A barely there kind of story, Inherent Vice is mostly concerned with the 60’s Zeitgeist and how the Free-Love Generation ended up bankrupt and being chased down by capitalist America. Like our main character, P.I. Doc Sportello, we see everything happen through a layer of fog. Confusion reigns supreme as Sportello tries to track down the boyfriend of his ex-old lady, fighting motorcycle Nazis, police brutality and insidious Beach Boy-esque band members.
The story might seem a bit similar to The Big Lebowski on paper, but, at the same time this is a story about the loss of community, triggered by the Manson family killings. It’s an investigation into all the little vices and paranoia’s that brought about the distrust and cynicism at the end of the best decade ever.
Paul Thomas Anderson has shown himself to be pretty adept at adapting stories for the big screen, with his film There Will be Blood loosely based on the Upton Sinclair novel Oil!
He’s also quite good at capturing an atmosphere, like in Boogie Nights, one of Anderson’s biggest successes, which takes in the story of Dirk Diggler who is conceived as one of the biggest stars of the Golden Age of Porn. He’s not opposed to transcending reality either, as seen when frogs fall from the sky in Magnolia and when the ensemble cast mystically sing Aimee Mann’s “Save Me” in unison.
This is Joaquin Phoenix’ second film with Paul Thomas Anderson and, though they seem to be building up a bit of a rapport, any thoughts of nepotism can be swept aside.
His character, Sportello, spends the majority of the story fighting the comedown at the end of the 60’s. This sounds pretty straight forward, but it isn’t. He played a similarly repressed character in Her and though there mightn’t be as many cringe-worthy moments in Inherent Vice, Phoenix will have to dig deep to communicate the emotional struggles that lurk beneath Sportello’s glassy eyes and vacant expression.
We also get the opportunity to see Josh Brolin crack jokes, which is always pretty surreal, while Owen Wilson, Reese Witherspoon and a host of other big-name stars fill out the cast.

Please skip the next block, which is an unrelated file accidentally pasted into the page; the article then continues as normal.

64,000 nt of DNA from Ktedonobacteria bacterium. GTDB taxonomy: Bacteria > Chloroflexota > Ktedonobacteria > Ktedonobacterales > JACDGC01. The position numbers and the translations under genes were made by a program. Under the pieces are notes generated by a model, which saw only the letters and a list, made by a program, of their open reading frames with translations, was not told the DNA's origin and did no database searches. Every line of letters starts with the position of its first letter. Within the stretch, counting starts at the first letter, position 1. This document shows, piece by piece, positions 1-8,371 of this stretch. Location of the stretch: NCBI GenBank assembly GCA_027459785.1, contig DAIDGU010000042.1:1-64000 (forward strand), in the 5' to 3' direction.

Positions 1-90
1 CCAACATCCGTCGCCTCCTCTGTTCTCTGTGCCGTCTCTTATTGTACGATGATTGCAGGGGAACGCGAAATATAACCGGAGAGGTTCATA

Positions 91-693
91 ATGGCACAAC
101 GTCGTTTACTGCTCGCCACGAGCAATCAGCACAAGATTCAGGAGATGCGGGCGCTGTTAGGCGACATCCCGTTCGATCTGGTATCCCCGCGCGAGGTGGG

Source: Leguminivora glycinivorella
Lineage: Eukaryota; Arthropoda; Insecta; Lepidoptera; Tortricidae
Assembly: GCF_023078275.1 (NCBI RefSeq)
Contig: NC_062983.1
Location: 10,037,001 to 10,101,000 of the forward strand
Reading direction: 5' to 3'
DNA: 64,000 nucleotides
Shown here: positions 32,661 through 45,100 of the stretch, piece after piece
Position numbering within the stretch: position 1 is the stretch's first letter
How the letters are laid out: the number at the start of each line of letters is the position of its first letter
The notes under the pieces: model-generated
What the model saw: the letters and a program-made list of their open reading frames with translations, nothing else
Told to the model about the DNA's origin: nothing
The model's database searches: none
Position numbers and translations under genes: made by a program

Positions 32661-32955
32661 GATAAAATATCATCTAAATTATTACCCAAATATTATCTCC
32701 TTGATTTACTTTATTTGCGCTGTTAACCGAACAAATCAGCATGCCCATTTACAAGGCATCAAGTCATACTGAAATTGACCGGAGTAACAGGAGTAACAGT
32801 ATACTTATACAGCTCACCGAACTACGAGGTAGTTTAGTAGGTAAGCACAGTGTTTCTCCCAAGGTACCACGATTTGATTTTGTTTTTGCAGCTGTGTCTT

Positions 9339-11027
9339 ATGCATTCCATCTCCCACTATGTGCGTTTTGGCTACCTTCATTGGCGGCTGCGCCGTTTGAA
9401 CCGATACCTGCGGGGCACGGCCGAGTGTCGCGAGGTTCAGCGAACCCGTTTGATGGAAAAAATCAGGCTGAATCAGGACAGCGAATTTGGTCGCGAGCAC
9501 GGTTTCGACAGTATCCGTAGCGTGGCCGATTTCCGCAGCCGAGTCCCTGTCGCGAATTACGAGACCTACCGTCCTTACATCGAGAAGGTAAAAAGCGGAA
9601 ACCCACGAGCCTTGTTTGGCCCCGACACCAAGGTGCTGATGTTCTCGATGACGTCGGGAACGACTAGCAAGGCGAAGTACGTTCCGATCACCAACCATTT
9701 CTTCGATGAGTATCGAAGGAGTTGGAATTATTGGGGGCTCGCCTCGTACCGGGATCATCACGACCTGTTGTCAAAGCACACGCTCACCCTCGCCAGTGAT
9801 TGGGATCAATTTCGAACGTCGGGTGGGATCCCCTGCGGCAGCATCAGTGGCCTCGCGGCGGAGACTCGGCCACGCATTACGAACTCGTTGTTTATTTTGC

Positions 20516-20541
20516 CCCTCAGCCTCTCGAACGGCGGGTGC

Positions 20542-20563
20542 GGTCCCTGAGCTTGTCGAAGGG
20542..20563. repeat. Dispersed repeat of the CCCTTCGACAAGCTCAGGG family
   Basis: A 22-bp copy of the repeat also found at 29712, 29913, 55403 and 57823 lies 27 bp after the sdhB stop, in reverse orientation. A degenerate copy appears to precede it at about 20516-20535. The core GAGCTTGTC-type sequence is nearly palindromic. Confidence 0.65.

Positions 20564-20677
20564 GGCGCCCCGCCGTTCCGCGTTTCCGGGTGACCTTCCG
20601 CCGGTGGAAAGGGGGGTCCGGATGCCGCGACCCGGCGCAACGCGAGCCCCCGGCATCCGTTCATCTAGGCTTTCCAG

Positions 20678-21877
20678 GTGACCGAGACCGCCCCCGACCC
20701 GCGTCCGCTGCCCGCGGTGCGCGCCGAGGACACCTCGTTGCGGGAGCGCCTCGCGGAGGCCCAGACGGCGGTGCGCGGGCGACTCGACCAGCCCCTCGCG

Pynchon will become one of the first major postmodernist writers to have his work adapted to the big screen. Although Inherent Vice doesn’t contain the kernel of Pynchon’s work, it still remains a big task to take on this project. His novels are known for being pretty difficult, (he actively set out to induce forgetfulness in readers while writing his 1,085 page tome Against the Day) and have slowly been shoved into the un-filmable category alongside giants like Don Delillo or David Foster Wallace.
It’s going to be very interesting to see how Pynchon’s whimsical, but erudite tone translates and how Anderson portrays the metafictional aspects in his work. My guess is that the outcome will be something along the same lines as David Lynch’s Blue Velvet but with confusion, rather than fear or nerves, informing our interpretation.
Jonny Greenwood returns to score his third Paul Thomas Anderson film, after There Will be Blood and The Master, bringing an unreleased Radiohead track “Spooks” with him. The fact that Greenwood is an integral part one of the most innovative bands in the world is obviously a good sign that the soundtrack won’t be lacking. Pynchon, like contemporaries such as Murakami or Easton Ellis, is known for referencing old band’s and songs, with Country Joe & The Fish getting a nod in the very first paragraph of the book. Whether the score will interact with the musical references is hard to say but music, itself, will play a huge part in establishing the film’s atmosphere.
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